Using Computer-Aided Personalized System of Instruction (CAPSI) to teach Discrete-Trials Teaching (DTT) for educating children with Autism Spectrum Disorders (ASDs)

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Date
2010-09-10T22:28:32Z
Authors
Zaragoza Scherman, Alejandra
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Abstract
The present study evaluated the use of a self-instructional manual supported by a computer-aided personalized system of instruction (CAPSI) for teaching Discrete-Trials Teaching (DTT) to university students. Prior to studying the manual, five participants taught three tasks, commonly taught to children with Autism Spectrum Disorders (ASD), to a confederate role-playing a child with an ASD. Using the Discrete-Trials Teaching Evaluation Form (DTTEF), the main researcher assessed the participants’ ability to perform DTT accurately. Subsequently, participants studied a self-instructional manual using CAPSI to demonstrate mastery of study questions about DTT. Finally, participants once again attempted to teach the three tasks to a confederate role-playing a child with an ASD. Overall mean baseline accuracy on the DTTEF was 54.86%, and improved to 84.73% in post-treatment, a 30% improvement. Participants’ self-recorded study time was an average of 12 hours and 48 minutes. The results suggest that CAPSI is an effective educational tool for the delivery of the self-instructional manual. Future research should investigate (1) how to make CAPSI even more effective, and (2) whether these results can be generalized to other populations such as ABA tutors, parents, and paraprofessionals working with children with ASD.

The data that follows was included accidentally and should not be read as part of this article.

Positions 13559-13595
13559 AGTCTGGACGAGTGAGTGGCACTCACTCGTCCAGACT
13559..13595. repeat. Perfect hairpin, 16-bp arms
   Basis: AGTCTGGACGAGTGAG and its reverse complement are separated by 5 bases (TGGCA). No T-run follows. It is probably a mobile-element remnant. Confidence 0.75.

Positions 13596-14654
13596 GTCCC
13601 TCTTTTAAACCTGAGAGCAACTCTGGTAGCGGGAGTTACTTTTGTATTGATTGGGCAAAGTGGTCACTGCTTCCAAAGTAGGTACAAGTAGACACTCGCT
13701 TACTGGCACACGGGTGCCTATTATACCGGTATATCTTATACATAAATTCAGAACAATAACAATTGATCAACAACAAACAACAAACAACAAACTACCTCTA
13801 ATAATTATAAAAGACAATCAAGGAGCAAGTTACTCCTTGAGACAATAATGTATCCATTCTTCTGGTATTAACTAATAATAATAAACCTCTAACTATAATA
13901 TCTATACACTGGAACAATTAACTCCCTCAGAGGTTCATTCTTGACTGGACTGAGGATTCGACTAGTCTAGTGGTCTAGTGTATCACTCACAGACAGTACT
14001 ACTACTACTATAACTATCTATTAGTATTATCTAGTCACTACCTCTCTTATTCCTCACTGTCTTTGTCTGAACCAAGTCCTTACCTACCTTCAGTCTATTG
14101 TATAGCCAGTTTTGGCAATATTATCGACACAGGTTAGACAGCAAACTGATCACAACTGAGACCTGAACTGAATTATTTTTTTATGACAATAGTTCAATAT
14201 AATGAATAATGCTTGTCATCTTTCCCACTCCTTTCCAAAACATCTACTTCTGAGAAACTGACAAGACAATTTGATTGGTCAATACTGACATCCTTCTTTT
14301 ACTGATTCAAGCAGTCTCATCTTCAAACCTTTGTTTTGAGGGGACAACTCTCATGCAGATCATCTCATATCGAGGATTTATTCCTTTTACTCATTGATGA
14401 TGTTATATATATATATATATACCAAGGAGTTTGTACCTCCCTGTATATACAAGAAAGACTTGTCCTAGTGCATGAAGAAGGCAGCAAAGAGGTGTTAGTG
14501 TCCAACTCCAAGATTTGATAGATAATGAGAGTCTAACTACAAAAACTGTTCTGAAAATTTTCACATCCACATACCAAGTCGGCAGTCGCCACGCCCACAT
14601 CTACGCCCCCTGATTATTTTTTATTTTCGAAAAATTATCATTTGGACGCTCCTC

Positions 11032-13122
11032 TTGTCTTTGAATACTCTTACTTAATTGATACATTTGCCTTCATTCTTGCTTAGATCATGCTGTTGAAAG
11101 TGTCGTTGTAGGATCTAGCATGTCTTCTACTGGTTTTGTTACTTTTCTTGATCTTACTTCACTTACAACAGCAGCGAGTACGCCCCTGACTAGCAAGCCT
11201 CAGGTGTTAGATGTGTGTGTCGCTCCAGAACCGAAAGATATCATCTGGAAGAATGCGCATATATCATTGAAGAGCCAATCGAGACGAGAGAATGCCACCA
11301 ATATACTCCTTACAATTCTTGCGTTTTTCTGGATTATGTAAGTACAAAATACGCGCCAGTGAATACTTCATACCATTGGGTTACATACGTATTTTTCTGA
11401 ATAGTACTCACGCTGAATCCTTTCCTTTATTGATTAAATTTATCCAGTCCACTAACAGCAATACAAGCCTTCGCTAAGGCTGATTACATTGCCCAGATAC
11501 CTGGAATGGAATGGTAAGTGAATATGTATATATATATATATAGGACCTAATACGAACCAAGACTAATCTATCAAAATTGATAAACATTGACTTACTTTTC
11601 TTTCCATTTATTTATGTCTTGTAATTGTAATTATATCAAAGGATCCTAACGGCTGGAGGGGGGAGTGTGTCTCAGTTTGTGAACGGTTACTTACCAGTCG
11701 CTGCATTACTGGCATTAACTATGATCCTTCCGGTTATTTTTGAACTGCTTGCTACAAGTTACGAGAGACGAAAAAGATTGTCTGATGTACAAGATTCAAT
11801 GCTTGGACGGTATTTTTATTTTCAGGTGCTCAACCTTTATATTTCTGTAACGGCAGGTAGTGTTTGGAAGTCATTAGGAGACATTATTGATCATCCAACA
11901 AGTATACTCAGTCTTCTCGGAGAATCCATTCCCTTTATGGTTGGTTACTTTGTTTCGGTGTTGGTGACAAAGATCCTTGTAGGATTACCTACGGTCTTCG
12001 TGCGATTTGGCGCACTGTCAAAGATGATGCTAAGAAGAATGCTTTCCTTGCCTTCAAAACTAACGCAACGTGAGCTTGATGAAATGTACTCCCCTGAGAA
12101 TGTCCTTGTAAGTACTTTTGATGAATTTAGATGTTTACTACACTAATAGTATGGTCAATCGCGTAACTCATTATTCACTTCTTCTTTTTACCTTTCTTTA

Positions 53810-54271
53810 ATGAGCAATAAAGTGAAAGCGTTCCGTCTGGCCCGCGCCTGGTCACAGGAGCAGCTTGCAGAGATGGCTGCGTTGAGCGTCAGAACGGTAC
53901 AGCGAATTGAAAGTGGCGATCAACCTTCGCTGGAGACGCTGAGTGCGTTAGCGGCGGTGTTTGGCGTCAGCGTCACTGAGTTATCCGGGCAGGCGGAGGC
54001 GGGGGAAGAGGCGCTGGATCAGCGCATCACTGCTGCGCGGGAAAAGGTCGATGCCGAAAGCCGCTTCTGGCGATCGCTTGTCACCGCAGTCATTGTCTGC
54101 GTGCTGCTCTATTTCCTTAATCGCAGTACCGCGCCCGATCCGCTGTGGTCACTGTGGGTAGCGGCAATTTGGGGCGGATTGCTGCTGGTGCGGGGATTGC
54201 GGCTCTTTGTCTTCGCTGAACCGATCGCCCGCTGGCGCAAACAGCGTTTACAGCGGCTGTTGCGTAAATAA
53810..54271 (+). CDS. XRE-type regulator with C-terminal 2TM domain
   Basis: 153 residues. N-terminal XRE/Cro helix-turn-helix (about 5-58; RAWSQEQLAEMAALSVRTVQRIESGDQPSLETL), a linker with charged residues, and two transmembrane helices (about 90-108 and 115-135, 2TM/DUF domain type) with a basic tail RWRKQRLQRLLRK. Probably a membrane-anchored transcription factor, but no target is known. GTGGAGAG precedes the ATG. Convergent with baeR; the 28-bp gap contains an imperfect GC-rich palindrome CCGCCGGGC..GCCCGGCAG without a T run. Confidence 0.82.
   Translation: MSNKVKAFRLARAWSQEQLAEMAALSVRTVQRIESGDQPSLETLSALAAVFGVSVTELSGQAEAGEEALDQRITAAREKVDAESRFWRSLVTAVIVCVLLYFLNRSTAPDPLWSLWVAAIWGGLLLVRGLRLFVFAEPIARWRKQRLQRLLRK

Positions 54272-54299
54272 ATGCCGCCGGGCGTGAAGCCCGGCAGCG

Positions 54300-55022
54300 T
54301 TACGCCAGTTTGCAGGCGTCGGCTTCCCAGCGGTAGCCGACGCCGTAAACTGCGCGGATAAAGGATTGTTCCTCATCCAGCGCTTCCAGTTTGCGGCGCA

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Keywords
psychology, applied behavior analysis (ABA), autism, discrete-trials teaching (DTT), computer-aided personalized system of instruction (CAPSI), self-instructional manual
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